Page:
A particular spring has a force constant of 2.5 x 10^3 N/m. (A) How much work is done in...

Question:

A particular spring has a force constant of 2.5 x 10{eq}^3 {/eq} N/m.

(A) How much work is done in stretching the relaxed spring by 6.0 cm?

(B) How much more work is done in stretching the spring an additional 2.0 cm?

Hooke's Law:

In Physics, Hooke's law defines the relationship between the force required to compress the spring and the stiffness of the spring. When a spring stretched from its initial position {eq}(a) {/eq} to final position {eq}(b) {/eq}, the work done by the spring can be calculated by using the following equation:

$$W=\int_{a}^{b} F{\mathrm{d} x} $$

  • F is the force required to compress the spring {eq}(\text{N}) {/eq}

Answer and Explanation: 1

We are given the following data:

  • Force constan {eq}k=2.5\times10^{3}\ \text{N/m} {/eq}

A) Work done in stretching the relaxed spring by 6.0 cm is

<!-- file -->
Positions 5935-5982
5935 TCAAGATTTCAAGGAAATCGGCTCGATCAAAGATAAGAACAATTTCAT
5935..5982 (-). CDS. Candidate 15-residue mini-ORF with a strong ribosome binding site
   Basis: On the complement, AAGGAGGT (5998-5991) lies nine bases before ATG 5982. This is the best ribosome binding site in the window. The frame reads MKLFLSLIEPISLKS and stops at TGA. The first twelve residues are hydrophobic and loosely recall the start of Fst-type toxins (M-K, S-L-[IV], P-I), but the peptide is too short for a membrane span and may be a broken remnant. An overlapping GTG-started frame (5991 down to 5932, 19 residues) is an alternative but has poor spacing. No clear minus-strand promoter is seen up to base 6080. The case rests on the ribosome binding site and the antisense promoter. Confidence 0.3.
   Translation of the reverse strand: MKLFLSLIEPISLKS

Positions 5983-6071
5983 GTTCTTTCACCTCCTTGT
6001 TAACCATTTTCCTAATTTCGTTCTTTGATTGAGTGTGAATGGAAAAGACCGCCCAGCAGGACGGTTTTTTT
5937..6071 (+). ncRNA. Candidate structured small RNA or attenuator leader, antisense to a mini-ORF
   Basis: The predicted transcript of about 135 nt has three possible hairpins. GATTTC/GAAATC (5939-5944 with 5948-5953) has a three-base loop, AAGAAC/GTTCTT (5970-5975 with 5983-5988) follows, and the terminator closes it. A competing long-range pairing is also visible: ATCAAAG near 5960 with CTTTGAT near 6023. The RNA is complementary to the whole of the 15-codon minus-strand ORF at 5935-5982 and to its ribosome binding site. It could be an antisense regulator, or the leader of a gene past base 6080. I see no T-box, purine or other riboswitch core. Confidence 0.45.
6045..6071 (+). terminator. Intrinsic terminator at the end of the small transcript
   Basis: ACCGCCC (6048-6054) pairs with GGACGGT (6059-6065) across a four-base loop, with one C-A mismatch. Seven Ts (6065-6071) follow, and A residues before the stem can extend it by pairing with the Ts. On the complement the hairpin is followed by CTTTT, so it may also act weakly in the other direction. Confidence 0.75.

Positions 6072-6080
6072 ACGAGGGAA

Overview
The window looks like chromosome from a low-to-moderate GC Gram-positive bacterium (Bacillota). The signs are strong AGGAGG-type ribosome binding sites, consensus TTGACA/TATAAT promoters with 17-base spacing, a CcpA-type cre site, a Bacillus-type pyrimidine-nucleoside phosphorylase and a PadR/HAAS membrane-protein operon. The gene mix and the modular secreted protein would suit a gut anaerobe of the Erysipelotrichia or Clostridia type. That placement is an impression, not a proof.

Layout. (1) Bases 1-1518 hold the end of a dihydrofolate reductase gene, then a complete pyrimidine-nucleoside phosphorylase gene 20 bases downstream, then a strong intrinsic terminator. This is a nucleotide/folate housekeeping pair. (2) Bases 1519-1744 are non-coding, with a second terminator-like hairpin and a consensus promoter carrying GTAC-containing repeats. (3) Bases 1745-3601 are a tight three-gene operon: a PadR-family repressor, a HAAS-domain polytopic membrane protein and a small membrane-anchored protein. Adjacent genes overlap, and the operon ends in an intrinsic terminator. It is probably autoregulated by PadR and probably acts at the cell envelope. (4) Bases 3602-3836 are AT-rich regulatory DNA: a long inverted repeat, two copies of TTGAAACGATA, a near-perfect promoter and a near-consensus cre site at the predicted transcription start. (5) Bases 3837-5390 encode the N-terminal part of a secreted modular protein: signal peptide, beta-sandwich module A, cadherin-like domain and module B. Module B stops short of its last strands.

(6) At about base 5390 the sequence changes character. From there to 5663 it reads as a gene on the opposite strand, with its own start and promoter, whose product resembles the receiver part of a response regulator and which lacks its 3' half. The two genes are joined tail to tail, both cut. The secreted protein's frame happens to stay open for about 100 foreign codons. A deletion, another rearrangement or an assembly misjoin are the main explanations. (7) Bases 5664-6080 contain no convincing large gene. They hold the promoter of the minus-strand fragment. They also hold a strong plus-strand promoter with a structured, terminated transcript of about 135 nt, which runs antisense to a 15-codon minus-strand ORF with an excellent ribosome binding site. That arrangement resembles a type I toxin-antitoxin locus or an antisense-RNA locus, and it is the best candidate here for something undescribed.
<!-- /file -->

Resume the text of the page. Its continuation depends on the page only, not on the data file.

We can calculate the work done in stretching the spring form a relaxed position {eq}(x=0) {/eq} to {eq}(x=6.0\ \text{cm}) {/eq} by using the following relation:

$$\begin{align} W&=\int_{a}^{b} F{\mathrm{d} x}\\[0.3 cm] &=\int_{0}^{0.06}\left (kx \right ){\mathrm{d} x}&\left [ F=kx \right ]\\[0.3 cm] &=\left [ \dfrac{kx^{2}}{2} \right ]_{0}^{0.06}&\left [\text{1 cm=0.01 m} \right ]\\[0.3 cm] &=2.5\times10^{3}times\left ( 0.06^{2}-0^{2} \right )\\[0.3 cm] &=9.0\ \text{N.m}&\left [ \text{1 N.m=1 J} \right ]\\[0.3 cm] &=\boxed{\color{blue}{9.0\ \text{J}}} \end{align} $$

(B) Work done in stretching the spring by an additional 2.0 cm is:

Spring is stretched from {eq}(x'=6.0\ \text{cm}) {/eq} to {eq}(x'=6.0+2.0=8.0\ \text{cm}) {/eq}

$$\begin{align} W'&=\int_{a}^{b} F' {\mathrm{d} x}\\[0.3 cm] &=\int_{0.06}^{0.08}\left (kx' \right ){\mathrm{d} x}&\left [ F'=kx' \right ]\\[0.3 cm] &=\left [ \dfrac{k' x' ^{2}}{2} \right ]_{0.06}^{0.08}&\left [\text{1 cm=0.01 m} \right ]\\[0.3 cm] &=2.5\times10^{3}\times\left ( 0.08^{2}-0.06^{2} \right )\\[0.3 cm] &=7\ \text{N.m}&\left [ \text{1 N.m=1 J} \right ]\\[0.3 cm] &=\boxed{\color{blue}{7\ \text{J}}} \end{align} $$


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Practice Applying Spring Constant Formulas

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Chapter 17 / Lesson 11
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In this lesson, you'll have the chance to practice using the spring constant formula. The lesson includes four problems of medium difficulty involving a variety of real-life applications.


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